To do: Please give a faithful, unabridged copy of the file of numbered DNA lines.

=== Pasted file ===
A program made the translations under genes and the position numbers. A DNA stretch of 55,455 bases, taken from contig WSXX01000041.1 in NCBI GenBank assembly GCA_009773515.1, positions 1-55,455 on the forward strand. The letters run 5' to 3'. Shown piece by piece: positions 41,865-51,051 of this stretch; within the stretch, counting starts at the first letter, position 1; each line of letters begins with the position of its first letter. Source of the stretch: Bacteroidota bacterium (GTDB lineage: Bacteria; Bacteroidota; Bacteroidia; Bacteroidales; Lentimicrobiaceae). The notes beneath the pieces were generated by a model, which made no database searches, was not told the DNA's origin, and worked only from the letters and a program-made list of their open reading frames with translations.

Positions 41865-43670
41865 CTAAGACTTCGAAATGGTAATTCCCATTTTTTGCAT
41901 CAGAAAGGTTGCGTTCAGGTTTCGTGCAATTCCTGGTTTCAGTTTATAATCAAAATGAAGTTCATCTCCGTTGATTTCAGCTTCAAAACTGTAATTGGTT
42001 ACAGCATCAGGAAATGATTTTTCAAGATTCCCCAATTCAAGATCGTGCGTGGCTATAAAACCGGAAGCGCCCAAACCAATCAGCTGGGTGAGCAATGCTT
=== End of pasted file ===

A program made the translations under genes and the position numbers. A DNA stretch of 55,455 bases, taken from contig WSXX01000041.1 in NCBI GenBank assembly GCA_009773515.1, positions 1-55,455 on the forward strand. The letters run 5' to 3'. Shown piece by piece: positions 41,865-51,051 of this stretch; within the stretch, counting starts at the first letter, position 1; each line of letters begins with the position of its first letter. Source of the stretch: Bacteroidota bacterium (GTDB lineage: Bacteria; Bacteroidota; Bacteroidia; Bacteroidales; Lentimicrobiaceae). The notes beneath the pieces were generated by a model, which made no database searches, was not told the DNA's origin, and worked only from the letters and a program-made list of their open reading frames with translations.

Positions 41865-43670
41865 CTAAGACTTCGAAATGGTAATTCCCATTTTTTGCAT
41901 CAGAAAGGTTGCGTTCAGGTTTCGTGCAATTCCTGGTTTCAGTTTATAATCAAAATGAAGTTCATCTCCGTTGATTTCAGCTTCAAAACTGTAATTGGTT
42001 ACAGCATCAGGAAATGATTTTTCAAGATTCCCCAATTCAAGATCGTGCGTGGCTATAAAACCGGAAGCGCCCAAACCAATCAGCTGGGTGAGCAATGCTT